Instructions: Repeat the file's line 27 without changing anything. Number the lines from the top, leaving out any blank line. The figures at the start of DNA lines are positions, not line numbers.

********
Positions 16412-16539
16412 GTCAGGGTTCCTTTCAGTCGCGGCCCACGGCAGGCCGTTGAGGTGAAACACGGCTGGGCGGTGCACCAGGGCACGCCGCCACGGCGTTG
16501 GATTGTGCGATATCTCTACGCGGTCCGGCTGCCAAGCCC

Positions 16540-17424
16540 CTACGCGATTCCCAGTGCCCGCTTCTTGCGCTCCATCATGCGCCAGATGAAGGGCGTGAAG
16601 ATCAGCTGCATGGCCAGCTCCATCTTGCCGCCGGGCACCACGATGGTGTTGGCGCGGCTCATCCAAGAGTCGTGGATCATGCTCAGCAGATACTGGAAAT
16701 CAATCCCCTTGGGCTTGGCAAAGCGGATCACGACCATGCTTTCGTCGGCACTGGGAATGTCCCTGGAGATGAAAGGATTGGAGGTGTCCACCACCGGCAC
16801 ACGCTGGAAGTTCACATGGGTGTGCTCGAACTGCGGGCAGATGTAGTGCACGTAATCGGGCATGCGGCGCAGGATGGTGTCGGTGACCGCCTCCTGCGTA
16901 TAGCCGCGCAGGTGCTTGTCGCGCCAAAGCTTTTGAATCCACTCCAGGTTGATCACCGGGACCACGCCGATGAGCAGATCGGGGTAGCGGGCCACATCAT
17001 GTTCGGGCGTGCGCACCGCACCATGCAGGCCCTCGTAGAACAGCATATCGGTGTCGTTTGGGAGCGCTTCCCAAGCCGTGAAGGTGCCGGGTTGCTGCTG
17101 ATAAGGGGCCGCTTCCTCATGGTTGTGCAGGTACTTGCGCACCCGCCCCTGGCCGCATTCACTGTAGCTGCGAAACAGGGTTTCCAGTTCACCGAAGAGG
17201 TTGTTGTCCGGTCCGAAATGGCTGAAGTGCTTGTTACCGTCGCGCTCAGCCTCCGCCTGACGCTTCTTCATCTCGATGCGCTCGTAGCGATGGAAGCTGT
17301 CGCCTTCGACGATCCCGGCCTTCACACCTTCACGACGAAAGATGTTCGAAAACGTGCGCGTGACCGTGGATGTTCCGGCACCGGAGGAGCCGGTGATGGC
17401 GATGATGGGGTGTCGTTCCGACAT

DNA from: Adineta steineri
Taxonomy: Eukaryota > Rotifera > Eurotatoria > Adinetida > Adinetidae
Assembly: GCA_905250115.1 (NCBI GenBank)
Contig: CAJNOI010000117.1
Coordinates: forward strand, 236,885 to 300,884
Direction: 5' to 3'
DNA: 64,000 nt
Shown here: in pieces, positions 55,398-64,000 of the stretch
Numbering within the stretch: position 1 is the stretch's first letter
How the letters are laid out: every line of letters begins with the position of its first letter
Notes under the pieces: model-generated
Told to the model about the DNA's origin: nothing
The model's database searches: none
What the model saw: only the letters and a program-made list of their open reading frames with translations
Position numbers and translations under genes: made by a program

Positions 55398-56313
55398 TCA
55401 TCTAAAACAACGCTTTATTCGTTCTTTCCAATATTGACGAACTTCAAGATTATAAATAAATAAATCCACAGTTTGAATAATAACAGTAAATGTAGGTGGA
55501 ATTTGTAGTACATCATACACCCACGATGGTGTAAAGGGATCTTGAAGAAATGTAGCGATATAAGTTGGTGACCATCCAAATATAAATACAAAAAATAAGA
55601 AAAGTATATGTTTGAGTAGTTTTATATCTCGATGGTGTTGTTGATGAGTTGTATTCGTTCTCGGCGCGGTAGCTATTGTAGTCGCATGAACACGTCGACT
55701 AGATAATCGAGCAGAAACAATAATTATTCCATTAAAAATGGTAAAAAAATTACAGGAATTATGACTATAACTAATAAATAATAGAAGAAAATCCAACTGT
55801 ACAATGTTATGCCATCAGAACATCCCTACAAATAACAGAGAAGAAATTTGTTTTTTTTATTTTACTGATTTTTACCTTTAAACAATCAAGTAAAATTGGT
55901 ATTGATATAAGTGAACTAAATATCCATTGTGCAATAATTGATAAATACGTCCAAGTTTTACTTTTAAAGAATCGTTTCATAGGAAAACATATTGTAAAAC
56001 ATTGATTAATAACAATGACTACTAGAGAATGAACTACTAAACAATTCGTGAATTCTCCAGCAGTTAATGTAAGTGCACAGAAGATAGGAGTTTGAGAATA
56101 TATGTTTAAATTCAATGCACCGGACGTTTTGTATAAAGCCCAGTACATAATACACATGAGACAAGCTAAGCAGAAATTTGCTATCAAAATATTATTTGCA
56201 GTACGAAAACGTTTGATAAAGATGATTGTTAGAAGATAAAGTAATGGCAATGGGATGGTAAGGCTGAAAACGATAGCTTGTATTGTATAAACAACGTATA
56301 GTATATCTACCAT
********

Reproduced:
The model's database searches: none